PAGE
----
eBikes: Motorized Vehicles or Power-Assisted Bicycles?

Dale Campbell, Bent Fork Co-Editor

With the acceptance of eBikes for commuters and recreational street riders, this question may or may not be relevant (a bit more on that at the end of this article).  However, if you’re a mountain biker, which many of us here in Colorado are, then the question will be one that may or may not potentially impact the future of mountain biking and trail use.  Here’s the background…
The article, found in the Thursday, 25 September print edition of the Wall Street Journal, is titled “The Fight to Bike Up the Mountain, Battery Included.” Commenting that electric mountain bikes are relatively new to the US, the article did note that the number of manufacturers providing E-mountain bikes (eMTB) in the US is expected to almost double, up from five in 2014 to at least nine in 2015.  However, the prices are still somewhat “astronomical” at this time.  For example, the Lebowske model from Felt Bicycles  has a list price of $5,800.  And the Xduro line of E-mountain bikes from Haibike  runs from $4,000 up to a hefty $9,500.
So, what is the debate about eMTBs?  The issue at hand is one of acceptance on the trails.  As noted in the Wall Street Journal article, many states actually prohibit eMTBs from trails, labeling these types of two wheeled transportation as motorized vehicles.  Without trail access, acceptance of these types of mountain bikes into the marketplace and into customer acceptance/adoption will not occur.
With eMTBs being labeled motorized vehicles, some think these bikes should be relegated to trails reserved for off-road motorcycles and ATVs.  But with the differences between Motorcycles/ATV and eMTBs in power and responsiveness, mixing these types of recreational vehicles on the same trails raises questions of safety and compatibility.  As quoted in the article, Don Kelly, a lifelong motorcycle rider notes that “People think you just hit the gas and the [eMountain] bike just takes off and that’s not even close.  It assists you when you pedal.  It slowly picks up speed.”
Regarding acceptance, there are two major groups that do not endorse eMTBs on the same trails as conventional mountain bikes.  The US Bureau of Land Management (BLM), the agency responsible for managing the lands where many trails are located, considers eMTBs as motorized vehicles.  With this designation, the eMountain Bikes are prohibited from trails designated for hikers, horses or mountain bikes.  Steve Hall, a BLM spokesman, does note that “If there is significant public interest, the BLM could consider changing the designation.”  Is this a case of what comes first?  Will increased public interest promote sales and thus BLM acceptance, or will the sales need to occur to lower prices and increase interest, thus prompting BLM to reconsider their designation of eMTB?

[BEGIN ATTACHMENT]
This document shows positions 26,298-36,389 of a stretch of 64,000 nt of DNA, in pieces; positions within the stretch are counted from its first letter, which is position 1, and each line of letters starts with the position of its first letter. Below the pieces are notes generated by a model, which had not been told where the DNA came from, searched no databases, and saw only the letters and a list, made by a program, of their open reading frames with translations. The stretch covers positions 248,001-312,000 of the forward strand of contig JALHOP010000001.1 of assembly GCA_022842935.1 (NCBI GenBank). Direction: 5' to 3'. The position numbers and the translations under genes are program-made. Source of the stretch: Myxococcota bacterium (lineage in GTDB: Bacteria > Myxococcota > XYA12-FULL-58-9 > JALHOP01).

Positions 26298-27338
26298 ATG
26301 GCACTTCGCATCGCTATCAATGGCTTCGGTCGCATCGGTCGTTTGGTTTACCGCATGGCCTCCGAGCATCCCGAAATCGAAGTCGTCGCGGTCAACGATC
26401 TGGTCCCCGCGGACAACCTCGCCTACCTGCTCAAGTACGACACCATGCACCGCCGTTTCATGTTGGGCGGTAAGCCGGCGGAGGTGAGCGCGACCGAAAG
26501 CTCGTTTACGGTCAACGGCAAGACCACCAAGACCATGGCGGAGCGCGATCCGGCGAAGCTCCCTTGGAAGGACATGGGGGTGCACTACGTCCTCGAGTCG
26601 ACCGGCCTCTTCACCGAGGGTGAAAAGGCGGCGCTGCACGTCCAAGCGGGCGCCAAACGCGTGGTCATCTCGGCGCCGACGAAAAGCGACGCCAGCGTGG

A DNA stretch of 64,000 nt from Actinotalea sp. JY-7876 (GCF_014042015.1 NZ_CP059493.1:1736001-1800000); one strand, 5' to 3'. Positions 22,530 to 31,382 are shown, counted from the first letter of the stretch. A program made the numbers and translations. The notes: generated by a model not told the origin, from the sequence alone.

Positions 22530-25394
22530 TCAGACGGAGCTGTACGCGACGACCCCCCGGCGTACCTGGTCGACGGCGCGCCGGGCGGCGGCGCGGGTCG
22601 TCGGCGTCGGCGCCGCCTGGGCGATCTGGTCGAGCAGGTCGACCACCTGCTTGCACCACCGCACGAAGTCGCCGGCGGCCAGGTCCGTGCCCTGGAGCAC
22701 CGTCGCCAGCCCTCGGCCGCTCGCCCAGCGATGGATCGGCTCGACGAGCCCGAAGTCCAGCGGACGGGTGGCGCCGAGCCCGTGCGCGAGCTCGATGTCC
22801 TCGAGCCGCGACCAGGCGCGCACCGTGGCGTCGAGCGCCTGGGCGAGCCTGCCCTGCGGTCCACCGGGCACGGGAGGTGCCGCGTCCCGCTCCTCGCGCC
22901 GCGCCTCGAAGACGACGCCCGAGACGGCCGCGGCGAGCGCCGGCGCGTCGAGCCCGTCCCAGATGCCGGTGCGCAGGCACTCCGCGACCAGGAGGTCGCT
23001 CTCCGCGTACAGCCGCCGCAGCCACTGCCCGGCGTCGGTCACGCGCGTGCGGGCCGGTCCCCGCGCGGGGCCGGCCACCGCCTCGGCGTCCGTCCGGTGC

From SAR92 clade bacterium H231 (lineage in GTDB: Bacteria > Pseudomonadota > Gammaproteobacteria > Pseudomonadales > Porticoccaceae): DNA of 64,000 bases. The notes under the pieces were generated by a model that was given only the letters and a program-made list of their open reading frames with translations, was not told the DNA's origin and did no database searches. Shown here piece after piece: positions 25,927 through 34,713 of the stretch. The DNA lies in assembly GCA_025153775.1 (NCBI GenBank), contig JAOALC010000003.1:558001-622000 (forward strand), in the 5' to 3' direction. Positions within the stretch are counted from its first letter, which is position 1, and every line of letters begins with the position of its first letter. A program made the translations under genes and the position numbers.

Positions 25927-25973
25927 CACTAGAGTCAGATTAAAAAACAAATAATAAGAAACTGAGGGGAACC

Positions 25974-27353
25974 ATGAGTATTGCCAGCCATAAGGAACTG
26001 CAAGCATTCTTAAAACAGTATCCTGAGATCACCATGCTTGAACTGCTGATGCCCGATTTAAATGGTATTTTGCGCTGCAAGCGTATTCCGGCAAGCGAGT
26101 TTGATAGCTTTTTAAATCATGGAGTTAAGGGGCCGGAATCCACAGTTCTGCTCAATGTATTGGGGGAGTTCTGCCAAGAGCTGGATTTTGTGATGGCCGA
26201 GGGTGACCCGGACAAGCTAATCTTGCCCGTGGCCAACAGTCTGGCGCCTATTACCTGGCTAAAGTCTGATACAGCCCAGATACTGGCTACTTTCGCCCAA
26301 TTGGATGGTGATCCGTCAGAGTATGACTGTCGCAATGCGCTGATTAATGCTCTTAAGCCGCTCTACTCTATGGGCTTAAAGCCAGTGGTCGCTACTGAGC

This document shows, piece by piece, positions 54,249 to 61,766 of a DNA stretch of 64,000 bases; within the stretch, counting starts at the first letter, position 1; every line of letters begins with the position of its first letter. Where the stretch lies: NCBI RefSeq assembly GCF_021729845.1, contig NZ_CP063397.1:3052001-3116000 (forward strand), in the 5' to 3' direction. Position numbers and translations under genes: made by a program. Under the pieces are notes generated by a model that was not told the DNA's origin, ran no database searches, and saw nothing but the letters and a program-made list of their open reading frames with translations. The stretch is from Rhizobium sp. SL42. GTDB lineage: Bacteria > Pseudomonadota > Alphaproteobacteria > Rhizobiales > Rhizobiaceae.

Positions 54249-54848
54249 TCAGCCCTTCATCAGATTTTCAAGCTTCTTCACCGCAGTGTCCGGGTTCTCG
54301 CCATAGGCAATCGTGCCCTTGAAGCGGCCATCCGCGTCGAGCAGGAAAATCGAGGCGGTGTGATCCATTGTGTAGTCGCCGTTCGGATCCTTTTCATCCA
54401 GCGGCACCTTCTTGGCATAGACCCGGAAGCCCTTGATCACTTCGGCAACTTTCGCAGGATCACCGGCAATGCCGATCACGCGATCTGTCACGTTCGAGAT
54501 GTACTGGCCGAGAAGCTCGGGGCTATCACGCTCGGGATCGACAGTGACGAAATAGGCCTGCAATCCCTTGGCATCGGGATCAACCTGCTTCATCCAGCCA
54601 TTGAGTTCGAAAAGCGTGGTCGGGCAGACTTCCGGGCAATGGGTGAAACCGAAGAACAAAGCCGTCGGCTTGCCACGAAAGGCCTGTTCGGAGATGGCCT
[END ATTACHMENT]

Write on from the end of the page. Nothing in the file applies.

Another significant organization that has not yet positioned itself to support eMTBs on mountain biking trails is the International Mountain Biking Association (IMBA).  Recent comments from IMBA representatives provide insight into IMBA’s position.  For the Wall Street Journal, Mike Van Abel, the Associations president, stated “We remain true to the position that mountain biking is a human-powered   and nonmotorized sport.”  The official position is stated in IMBA’s Motorized/Nonmotorized Recreation Policy Statement .   While the “official” IMBA position is as started, there have been several interesting blogs on this subject, including “Electric Mountain Bikes - Coming to a Trail Near You?”  and “Tech Wars: Electric Mountain Bikes Versus Strava” Take a look at these and consider where your perspective might be on this subject.
From an individual perspective, there are definitely benefits with eMTBs.  With the power assist, age and physical condition are not as critical to enjoying some of the more scenic views found on many mountain bike trails.  An additional benefit (or perhaps a liability?) is the ability to ride farther and longer.  And as one of the blogs referenced above considers the Pro’s for eMTBs, suggesting eMTBs have the “same impact as a bicycle” and such a bike “doesn't interfere with other riders.”  I’m sure that folks reading this article can probably suggest a few more Pro’s (as well as some Con’s, too).
So, what do you think?  Motorized or power assist?  Allow on established mountain bike trails or restrict to trails allowing motorcycles and ATVs?  From my perspective, you still have to pedal to engage help from the motor.  So, I think they are power-assisted.  If you want to express your thoughts on the subject, just let me know.  Your input is welcomed!
Let me now get back to the other question raised at the beginning of this article - “are bicycles with electric motors considered motorized vehicles or power-assisted bicycles for commuters and recreational street riders?”  In the US, this distinction has not generally been established yet.  However, the European Community has moved forward in defining their position and subsequent laws on this subject.  In Directive 2002/24/EC, the European Government has stated that eBikes with a motor- assist rated beyond 25 km/h and with a maximum design speed exceeding 25 km/h (15.5 Mph) are classified as conventional mopeds and thus fall under laws governing those types of motorized vehicles, which would then involve additional regulations in regards to licensing/registration, insurance, helmets, driver’s license requirements and age restrictions.  Will laws in the US follow this pattern?  Only time will tell….
Volume 7, Issue 5 - October 2014

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